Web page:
Despite efforts, current global emissions continue to rise against the backdrop of world efforts to achieve net-zero by 2050. In 2021, global emissions rebounded by 5%, approaching the 2018/19 peak.
This is the harsh reality. Global greenhouse emissions did decline in 2020 by approximately 5.8%, the largest decline since the 2009 global financial crisis. CO2 emissions fell further than energy demand, owing in part to the global pandemic, which had a negative usage impact on oil and coal, whilst the employment of renewable energy sources increased. Despite the decline in 2020, global energy-related CO2 emissions remained at 31.5Gt and CO2 hit its highest-ever average annual atmospheric concentration of 412.5 parts per million in 2020. That is approximately 50% higher than the start of the industrial revolution.
As the influences of the COVID-19 pandemic recede, CO2 emissions increase with the demand for oil, coal and gas rebounding in line with economic recovery. The global energy-related CO2 emission index showed 20.5Gt of atmospheric CO2 in 1990. In 2021 that figure had risen to 33Gt.
In a report tabling the Green Future Index, the authors took a deep dive analysis into the countries that are the most prepared for a low carbon future. The report, authored by MIT Technology, looked at variable measurements including how countries are reducing their carbon emissions, how they are developing clean energy and how countries are innovating in green sectors. Additionally, the research looks at environmental protection and government climate policies.
The top three ranked countries are Iceland, Denmark and the Netherlands, each with CCS forming a significant part of their decarbonisation strategy and working closely with neighbouring countries such as Norway and Sweden on sharing the technology and collaboration within the CCS sector.
Other sovereignties in the top ten included the UK, which has CCS operating at the DRAX power station, Norway with the Northern Lights CCS project, Finland, Germany, Canada with its Boundary Dam Project and Sweden, each with CCS commitments in place.
According to the report, Australia currently sits in 52nd place, grouped in the field of countries considered ‘climate laggards’. This grouping refers to countries that are making slow or uneven progress toward building a green future.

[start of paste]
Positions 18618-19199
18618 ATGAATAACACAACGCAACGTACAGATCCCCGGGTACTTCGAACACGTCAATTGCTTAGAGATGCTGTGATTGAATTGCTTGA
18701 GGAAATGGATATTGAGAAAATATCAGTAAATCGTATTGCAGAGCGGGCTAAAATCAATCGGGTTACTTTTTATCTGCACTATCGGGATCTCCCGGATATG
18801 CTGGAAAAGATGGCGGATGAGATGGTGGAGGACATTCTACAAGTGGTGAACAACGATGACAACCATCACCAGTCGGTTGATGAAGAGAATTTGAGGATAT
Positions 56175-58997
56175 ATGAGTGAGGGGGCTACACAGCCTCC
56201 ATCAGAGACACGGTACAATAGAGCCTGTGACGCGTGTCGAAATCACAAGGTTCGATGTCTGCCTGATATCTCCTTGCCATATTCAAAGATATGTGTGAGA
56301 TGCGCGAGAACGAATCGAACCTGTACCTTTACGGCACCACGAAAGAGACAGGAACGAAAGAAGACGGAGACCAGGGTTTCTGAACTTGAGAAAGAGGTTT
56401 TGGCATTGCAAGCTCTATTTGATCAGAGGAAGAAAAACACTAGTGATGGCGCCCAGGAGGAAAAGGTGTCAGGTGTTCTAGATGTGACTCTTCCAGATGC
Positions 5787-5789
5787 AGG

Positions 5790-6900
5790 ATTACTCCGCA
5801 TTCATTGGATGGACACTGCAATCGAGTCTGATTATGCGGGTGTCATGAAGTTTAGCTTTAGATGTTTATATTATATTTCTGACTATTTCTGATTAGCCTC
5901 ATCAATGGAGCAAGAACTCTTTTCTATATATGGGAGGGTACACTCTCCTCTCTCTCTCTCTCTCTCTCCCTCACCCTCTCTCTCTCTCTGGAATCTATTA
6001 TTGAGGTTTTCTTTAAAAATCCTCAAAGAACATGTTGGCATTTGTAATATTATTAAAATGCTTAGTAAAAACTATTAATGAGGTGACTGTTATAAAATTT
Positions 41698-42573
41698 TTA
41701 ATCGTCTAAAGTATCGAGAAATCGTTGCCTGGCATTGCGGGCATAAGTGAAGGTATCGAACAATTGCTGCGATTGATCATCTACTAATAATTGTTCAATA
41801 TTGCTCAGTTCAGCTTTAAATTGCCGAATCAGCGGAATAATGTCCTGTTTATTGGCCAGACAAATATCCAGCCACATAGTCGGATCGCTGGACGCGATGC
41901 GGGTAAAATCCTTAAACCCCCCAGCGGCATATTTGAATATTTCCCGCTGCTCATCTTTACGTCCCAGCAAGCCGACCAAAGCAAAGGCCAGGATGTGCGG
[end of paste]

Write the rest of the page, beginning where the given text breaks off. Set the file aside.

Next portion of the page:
Whist some countries are heavily invested in resource-heavy economies, such as Russia and others including India, Argentina and Indonesia, struggling with government action on implementing green policies due to the influence of the pandemic, there is little justification for many sitting in the bottom 50 or so countries with the means to employ scalable and sustainable renewable energy options such as CCS immediately into the industrial sector to be lagging behind the rest of the world.
The time is now for climate laggards, including Australia, to take the lead from countries like the UK and aggressively foray into renewables including CCS and create a sustained reduction in CO2 emissions strategy. CCS technology is available now, is scalable and is working in many parts of the world. We must employ all renewable options and CCS is playing a key role in abating CO2 whilst solar, wind and hydro scale to the necessary levels. Without scalable renewables the world will get warmer and buying time with carbon capture and storage is more than an option – it is a necessity.
CCS Energy is committed to forging your path toward net zero emissions. Our expertise can help clients set realistic targets and tap into additional asset value through carbon offset mechanisms available through various global emission trading schemes. Our team members are CSS experts and well engineers, passionate about identifying efficient and cost-effective transition technology to capture and store carbon and reduce your operation’s carbon footprint.
With years of technical experience in the petroleum industry, we can provide all aspects of technical design, project management and regulatory administration.